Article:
Purdue Profiles: Michael Witt

November 9, 2010

Michael Witt, assistant professor of library science and interdisciplinary research librarian. (Purdue University photo/Andrew Hancock)

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"As-Salamu Alaykum," a common Middle Eastern greeting, can be heard every day in Michael Witt’s West Lafayette home. Witt, assistant professor of library science and interdisciplinary research librarian, was recently named a Fulbright Scholar, and his family is learning Arabic in preparation for their January departure to Alexandria, Egypt.

Witt will research and lecture at the Bibliotheca Alexandrina, and along with his wife and four of their children, will absorb the Egyptian culture. His 3-year-old son has already started picking up the language, greeting even the family cat with the Arabic hello.

How do you feel about receiving a Fulbright fellowship?

It’s amazing. Fulbright is the flagship international educational exchange program of the U.S. government. It is designed to increase mutual understanding between Americans and people of other cultures through the exchange of students and scholars.

The Library of Alexandria is perhaps the most famous and significant library of ancient times. My host institution, the Bibliotheca Alexandrina, has recaptured the spirit of the old library and has become one of the world’s eminent libraries in a very short period of time since its construction in 2002. To be able to visit and do research there, as a librarian, is unbelievable. The support from the dean of libraries and Office of International Programs at Purdue has been terrific. I’m looking forward to contributing to the University’s global outreach and the opportunity to exchange ideas with librarians in Egypt.

What inspired you to apply for the fellowship?

Every Thanksgiving my wife and I invite the international graduate students who work in my lab to our house for dinner. We have a large family, so adding a few more chairs to the table is no problem. Two years ago, one of my Egyptian students returned the gesture and invited us to his family’s Iftar.

Iftar is a feast after sundown during Ramadan, which is the month of fasting practiced in Islam. It was one of the most wonderful meals I’ve ever eaten, and it was special to share it between our families. It was a great cultural experience and part of my inspiration for applying.

How does your family feel about moving to Egypt in January?

The kids -- ages 12, 6, 5 and 3 -- are excited. We check out books from the local library every week and read about Egyptian history, society and folklore. Together we’re learning about everything from mummies and the pharaohs to modern Egyptian and Muslim culture.

Our hope is that the experience will broaden our kids’ view of the world. They’ll learn more in five months living abroad than they would in a semester in a classroom at home, so it was an easy decision to pull them out of school.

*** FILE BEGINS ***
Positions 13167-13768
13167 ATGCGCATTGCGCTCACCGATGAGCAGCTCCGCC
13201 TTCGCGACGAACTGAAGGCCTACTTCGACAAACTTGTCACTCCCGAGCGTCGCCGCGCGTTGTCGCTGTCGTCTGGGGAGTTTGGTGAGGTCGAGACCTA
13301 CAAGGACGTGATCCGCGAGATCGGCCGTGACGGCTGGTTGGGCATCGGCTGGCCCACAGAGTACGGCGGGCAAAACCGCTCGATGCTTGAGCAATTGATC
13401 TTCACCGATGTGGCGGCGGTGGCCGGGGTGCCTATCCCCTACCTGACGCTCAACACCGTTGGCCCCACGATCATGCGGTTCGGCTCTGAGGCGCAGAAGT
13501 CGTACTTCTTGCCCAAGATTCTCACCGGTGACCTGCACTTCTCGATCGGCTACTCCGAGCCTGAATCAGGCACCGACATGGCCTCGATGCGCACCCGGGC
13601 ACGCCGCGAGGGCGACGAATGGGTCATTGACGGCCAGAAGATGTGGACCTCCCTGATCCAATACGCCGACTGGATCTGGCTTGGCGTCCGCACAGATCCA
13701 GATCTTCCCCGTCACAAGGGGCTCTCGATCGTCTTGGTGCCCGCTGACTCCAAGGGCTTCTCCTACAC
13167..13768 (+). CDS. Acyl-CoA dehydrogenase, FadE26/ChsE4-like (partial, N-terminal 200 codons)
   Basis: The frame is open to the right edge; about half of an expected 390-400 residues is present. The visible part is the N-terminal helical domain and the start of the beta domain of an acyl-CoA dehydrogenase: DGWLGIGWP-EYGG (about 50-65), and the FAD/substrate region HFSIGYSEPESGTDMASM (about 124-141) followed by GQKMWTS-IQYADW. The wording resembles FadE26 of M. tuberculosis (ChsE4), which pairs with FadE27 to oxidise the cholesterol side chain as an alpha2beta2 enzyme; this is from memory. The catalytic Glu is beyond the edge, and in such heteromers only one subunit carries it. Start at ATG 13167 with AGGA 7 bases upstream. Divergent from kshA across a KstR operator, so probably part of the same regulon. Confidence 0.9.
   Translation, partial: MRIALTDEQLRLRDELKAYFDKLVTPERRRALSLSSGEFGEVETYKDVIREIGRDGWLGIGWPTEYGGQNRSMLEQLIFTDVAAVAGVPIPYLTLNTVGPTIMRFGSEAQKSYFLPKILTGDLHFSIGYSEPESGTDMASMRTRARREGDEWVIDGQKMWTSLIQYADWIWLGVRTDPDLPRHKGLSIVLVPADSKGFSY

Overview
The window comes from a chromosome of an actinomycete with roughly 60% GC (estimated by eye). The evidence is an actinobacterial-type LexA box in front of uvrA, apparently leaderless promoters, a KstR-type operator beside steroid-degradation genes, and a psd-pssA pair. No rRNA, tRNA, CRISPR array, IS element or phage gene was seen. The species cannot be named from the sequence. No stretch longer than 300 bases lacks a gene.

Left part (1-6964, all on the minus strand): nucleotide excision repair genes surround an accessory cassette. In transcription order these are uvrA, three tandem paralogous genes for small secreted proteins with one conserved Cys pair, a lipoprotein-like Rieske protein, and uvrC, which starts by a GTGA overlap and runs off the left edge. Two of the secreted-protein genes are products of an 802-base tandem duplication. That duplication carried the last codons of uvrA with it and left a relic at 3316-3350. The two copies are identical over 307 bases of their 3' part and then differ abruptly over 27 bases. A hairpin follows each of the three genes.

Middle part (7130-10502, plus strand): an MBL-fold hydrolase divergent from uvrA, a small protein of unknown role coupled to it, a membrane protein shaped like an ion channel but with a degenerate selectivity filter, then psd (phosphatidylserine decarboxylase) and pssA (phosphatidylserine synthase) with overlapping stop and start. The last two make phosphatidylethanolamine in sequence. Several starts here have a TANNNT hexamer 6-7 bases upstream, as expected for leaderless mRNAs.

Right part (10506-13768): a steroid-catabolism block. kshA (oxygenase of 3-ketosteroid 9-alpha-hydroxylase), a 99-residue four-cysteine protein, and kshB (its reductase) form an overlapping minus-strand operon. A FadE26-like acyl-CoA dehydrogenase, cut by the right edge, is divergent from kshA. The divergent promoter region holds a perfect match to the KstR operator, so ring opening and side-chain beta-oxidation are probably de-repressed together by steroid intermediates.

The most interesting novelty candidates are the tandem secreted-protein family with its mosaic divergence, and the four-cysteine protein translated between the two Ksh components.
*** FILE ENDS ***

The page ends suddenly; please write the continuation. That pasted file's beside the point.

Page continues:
Do you have any expectations going into this move?

We’ve lived most of our lives in the Midwestern United States, so we’re going with as few expectations and preconceptions as we can. I’ve never been to the Middle East, and most of my children have never traveled outside of the country before. We’ll make an effort to integrate as best we can. We’re living in a regular apartment in a residential part of the city. We won’t go to McDonald’s -- we’ll buy our food from the local market. Of course, we’ll do touristy things like ride camels and visit the pyramids and museums, but we really want to adapt and have a genuine experience. We want to get to know our neighbors and for our kids to make friends.

There are misconceptions about Americans because of the way we are portrayed in movies and the media. The same is true in the United States about Muslims and the Arab world. I hope that we’ll be able to interact directly with as many people as possible, to better understand each other from firsthand experiences. I believe there are more similarities between typical American and Egyptian families than differences.

Can you describe your research and teaching?

When people think about libraries, they typically think of buildings filled with books and bookshelves.  Books are important, but the majority of scholarship is now taking place online. My research is generally in the area of digital libraries and specifically in the development of tools and new practices for collecting, organizing, and stewarding electronic information in nontraditional formats such as research datasets. I belong to the Libraries’ Distributed Data Curation Center, which focuses on the role of library science and librarians in data-driven, interdisciplinary research. I will pursue this research in collaboration with Egyptian colleagues in the context of electronic resource management and access while giving a series of lectures on related topics.

What do you think about library and librarian stereotypes?

First, let me say that nobody will “shush” you in a library at Purdue. Our campus libraries are dynamic and comfortable spaces for studying, doing your research and collaborating with others. Our librarians are library science faculty who collaborate in information literacy instruction and on sponsored research in all subject areas at Purdue. They're familiar with the latest information sources, and they’re always available to help both students and faculty with research and teaching.